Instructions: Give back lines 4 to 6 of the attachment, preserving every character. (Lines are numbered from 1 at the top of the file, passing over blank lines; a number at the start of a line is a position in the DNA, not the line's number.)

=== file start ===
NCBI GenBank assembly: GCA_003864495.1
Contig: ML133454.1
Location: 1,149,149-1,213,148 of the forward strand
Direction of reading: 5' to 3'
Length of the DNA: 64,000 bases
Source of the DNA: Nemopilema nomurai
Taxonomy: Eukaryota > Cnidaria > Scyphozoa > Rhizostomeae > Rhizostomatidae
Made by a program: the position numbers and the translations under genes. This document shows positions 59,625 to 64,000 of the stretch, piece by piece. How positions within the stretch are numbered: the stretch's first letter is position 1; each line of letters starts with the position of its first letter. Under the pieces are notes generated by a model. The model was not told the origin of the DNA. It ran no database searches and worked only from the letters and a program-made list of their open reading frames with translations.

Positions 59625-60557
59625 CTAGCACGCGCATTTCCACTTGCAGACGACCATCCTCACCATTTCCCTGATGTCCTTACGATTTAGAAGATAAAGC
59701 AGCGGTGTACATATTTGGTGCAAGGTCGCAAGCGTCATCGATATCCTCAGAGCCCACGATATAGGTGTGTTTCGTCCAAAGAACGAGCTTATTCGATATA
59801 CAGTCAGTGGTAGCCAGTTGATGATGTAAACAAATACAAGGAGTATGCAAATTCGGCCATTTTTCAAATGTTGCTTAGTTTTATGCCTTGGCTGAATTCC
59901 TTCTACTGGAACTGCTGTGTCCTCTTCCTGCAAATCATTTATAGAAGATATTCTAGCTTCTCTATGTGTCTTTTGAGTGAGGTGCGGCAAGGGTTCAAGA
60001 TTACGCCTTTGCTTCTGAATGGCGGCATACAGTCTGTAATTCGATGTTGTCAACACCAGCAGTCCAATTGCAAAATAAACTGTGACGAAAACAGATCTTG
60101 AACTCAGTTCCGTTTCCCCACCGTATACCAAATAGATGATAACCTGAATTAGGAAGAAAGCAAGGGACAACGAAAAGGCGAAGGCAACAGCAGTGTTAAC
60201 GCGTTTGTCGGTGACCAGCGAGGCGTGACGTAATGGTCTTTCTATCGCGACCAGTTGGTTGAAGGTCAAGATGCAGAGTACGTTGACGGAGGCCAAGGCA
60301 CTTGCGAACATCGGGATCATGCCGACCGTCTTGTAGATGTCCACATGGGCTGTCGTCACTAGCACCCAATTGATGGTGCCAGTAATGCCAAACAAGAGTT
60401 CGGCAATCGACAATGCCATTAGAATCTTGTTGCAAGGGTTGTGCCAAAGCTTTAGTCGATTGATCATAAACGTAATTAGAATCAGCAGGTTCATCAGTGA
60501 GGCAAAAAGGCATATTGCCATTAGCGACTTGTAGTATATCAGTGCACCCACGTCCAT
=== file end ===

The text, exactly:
Direction of reading: 5' to 3'
Length of the DNA: 64,000 bases
Source of the DNA: Nemopilema nomurai